So I've learned from the many companies I've talked to as I prepare Hurwitz & Associates' Victory Index for Text Analytics, a tool that assesses not just the technical capability of the technology but its ability to provide tangible value to the business (look for the results of the Victory Index in about a month). However, they also said challenges abound -- and those don't necessarily involve the text analytics software itself.
Here’s a quick look at five challenges users said they most often run into with text analytics.
- Data access. Often, companies will want to utilize more than one source of unstructured data for analysis, but gaining access to this data can be challenging. This is more than getting a hold of the Twitter fire hose for customer intelligence analysis. This is about the right to use internal or cross-company data stores like institutional document repositories in the face of corporate politics or delays due to operational procedures, like making formal requests for the data from IT.
- Managing expectations. In some organizations, text analytics can leave management with the idea that you can simply plug in the software, feed it text data, and have it automatically give you the answers. While you may be able to get some high-level answers this way using tools tuned for social media, the reality is that most of the time you’ll have to interact with the software, especially when it comes to building a taxonomy (see No. 5). Text analytics tends to be more semi-automatic than automatic.
- Trusting the data. On the flip side of managing inflated expectations is the need to establish trust in the data. This challenge can manifest itself in terms of data quality and as a cultural issue.
Determining data quality for unstructured data is hard for many reasons including the fact that words have multiple meanings and unstructured text can be noisy with typos, colloquialisms, and so on. Often times, with text data you’re going to get about 70 percent to 80 percent accuracy. That can be a challenge for some people.
Using text analytics in decision-making also requires a cultural change, which can be difficult. For example, in organizations that are used to classifying content manually, moving to a semi-automated approach can be a big shift and people might not believe the classification schemes. They'll be skeptical -- sometimes because of the way the analysis is presented. For instance, structured data might indicate that people are buying a wireless company's phones. Because sales are up, executives might not believe that the unstructured data in call center notes or on the Web shows negative sentiment about the phones -- that they're buying them only because their choices are limited. You need to be able to tell the story and make people understand the kind of analysis you can do with this new source of data. This can take time.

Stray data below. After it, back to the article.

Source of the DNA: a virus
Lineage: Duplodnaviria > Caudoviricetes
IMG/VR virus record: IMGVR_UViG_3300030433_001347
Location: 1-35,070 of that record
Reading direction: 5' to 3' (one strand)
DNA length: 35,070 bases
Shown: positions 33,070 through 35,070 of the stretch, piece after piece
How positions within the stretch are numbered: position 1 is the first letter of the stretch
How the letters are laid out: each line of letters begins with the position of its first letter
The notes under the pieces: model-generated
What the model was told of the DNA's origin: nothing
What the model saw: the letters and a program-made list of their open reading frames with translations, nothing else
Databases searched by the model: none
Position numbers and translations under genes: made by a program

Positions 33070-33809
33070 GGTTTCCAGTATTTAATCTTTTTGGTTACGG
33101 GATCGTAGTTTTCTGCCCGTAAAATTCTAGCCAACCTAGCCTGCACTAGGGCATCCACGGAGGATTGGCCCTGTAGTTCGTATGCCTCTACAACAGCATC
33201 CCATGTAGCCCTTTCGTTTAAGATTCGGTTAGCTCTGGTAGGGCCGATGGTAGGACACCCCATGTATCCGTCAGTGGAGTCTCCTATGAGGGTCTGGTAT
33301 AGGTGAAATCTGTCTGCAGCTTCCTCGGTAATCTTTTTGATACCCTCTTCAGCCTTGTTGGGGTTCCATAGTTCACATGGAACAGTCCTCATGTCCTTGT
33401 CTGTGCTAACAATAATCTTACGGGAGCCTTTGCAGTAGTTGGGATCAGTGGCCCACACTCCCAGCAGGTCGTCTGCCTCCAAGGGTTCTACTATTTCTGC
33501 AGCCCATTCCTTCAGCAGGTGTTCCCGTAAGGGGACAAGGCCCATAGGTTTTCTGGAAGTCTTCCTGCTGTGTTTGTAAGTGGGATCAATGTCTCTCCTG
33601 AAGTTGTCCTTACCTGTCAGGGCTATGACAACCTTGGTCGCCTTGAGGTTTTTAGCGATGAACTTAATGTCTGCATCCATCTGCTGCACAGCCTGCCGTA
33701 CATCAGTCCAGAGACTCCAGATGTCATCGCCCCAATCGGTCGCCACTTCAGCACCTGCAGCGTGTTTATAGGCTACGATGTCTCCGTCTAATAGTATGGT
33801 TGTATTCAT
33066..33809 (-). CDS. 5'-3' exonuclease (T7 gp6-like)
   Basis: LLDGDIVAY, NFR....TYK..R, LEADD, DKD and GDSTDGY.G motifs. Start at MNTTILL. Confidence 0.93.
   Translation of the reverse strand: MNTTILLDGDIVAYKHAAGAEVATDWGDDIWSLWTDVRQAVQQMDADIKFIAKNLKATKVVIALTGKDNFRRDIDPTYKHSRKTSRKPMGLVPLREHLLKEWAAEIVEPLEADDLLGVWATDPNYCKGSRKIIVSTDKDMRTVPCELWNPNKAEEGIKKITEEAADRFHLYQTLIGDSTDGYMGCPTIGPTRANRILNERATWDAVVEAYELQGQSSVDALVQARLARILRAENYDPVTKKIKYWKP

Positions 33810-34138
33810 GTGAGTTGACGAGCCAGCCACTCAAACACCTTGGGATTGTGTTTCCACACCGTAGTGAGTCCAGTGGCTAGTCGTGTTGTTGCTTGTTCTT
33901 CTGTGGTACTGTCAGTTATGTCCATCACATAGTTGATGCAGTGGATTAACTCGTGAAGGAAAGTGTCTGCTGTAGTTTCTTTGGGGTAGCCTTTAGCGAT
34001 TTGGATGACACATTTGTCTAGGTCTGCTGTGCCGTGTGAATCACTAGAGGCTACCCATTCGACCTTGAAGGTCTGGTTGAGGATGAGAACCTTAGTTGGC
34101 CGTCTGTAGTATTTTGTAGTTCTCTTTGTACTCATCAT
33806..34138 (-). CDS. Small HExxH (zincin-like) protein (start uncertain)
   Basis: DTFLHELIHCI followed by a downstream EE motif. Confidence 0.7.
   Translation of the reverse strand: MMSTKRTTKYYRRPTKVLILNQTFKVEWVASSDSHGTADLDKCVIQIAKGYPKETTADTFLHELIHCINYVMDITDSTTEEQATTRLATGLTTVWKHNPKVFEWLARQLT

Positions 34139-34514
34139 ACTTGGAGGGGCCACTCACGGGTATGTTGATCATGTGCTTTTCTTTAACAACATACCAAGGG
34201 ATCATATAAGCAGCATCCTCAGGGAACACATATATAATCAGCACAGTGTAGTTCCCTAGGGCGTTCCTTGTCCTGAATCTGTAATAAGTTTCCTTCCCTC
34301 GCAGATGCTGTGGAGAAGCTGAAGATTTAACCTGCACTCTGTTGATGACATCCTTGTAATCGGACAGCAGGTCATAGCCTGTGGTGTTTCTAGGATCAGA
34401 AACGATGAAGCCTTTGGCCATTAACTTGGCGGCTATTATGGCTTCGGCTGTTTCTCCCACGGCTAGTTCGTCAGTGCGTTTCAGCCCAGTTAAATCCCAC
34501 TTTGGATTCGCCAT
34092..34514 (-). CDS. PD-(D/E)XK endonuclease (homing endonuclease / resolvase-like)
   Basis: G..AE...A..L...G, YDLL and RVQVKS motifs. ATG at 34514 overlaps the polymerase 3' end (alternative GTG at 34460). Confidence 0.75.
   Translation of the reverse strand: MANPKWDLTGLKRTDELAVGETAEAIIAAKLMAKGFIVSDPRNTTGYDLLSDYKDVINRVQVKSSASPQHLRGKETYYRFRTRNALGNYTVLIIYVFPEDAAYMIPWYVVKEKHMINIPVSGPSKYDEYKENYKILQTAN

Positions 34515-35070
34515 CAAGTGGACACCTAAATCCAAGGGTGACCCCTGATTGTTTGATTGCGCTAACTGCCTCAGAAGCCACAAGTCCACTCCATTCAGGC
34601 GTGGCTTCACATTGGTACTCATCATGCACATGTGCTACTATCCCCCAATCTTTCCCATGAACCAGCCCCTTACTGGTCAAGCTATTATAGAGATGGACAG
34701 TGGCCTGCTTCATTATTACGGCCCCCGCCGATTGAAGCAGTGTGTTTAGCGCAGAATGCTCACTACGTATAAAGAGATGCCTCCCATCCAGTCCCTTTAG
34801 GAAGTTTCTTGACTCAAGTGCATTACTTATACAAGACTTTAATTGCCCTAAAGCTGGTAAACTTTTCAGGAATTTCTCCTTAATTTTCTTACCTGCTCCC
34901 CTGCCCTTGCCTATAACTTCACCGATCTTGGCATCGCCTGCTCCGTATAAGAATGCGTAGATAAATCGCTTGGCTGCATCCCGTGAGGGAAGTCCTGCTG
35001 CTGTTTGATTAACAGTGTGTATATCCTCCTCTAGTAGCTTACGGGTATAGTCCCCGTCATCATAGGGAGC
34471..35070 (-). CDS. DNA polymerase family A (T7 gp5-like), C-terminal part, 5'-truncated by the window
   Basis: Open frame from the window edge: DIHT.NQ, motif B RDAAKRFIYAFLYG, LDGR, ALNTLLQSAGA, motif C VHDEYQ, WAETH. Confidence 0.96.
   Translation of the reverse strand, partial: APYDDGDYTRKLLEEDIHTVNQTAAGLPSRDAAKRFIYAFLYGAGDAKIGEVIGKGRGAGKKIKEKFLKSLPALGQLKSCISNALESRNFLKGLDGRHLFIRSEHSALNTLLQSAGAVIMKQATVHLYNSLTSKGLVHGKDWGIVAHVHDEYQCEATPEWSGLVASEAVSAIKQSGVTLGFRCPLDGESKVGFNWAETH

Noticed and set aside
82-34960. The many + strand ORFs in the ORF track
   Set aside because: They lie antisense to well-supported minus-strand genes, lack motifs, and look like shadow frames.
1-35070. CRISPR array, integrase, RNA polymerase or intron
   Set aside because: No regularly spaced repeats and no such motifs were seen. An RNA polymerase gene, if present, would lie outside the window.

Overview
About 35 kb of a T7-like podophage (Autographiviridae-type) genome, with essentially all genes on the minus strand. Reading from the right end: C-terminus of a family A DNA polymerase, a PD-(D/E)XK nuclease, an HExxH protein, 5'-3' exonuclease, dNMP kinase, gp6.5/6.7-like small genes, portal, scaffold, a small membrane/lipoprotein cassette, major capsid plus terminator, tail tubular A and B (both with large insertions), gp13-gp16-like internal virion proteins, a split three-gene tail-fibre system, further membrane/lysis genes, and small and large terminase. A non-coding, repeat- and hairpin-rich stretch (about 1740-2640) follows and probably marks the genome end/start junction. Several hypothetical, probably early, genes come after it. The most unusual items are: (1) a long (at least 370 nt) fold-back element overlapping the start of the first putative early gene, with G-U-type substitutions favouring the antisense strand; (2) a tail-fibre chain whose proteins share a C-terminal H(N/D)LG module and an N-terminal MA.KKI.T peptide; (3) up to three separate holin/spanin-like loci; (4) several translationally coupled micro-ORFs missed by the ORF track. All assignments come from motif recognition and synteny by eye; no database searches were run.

- Building the skills. The skills you’re going to need to analyze text will vary depending on the problem you’re trying to solve. Some people claim that you need to understand your industry. Others say being analytical is enough. If the goal is using a social media analytics tool to do some high-level analysis on brand reputation, you'd likely need only a small amount of training. But if you’re trying to combine structured and unstructured data to increase the lift of a predictive model, then you'll need deeper skills development. Regardless of the issue you’re looking to address, text analytics involves dealing with a new form of data and there is going to be a learning curve involved in knowing what to do and how to apply it to the business. You’ll also have to know how to ask the right kind of questions. This is a learning process.
- Taxonomy issues. A taxonomy is a method for organizing information, or sometimes categories, into hierarchical relationships. Because a taxonomy defines the relationships between the terms a company uses, it makes it easier to find and then analyze text. Some organizations hire people skilled in taxonomy development to build it. Some vendors provide out-of-the-box taxonomies for certain industries. Even so, you’re going to have to deal with the vagrancies of the terminology in your industry, and there is going to be upfront work to specify this terminology. Many end-users feel that the necessary taxonomy development, or refining their categories (if that is the way you’re ultimately building a taxonomy), is difficult. It can take more than one try. Companies need to plan for this.
So remember, new ways of doing things generally involve challenges, and text analytics is no exception. Overcoming these challenges will require time, training, and persistence.
What are your biggest challenges (or what do you imagine them to be) regarding a text analytics implementation? Share below.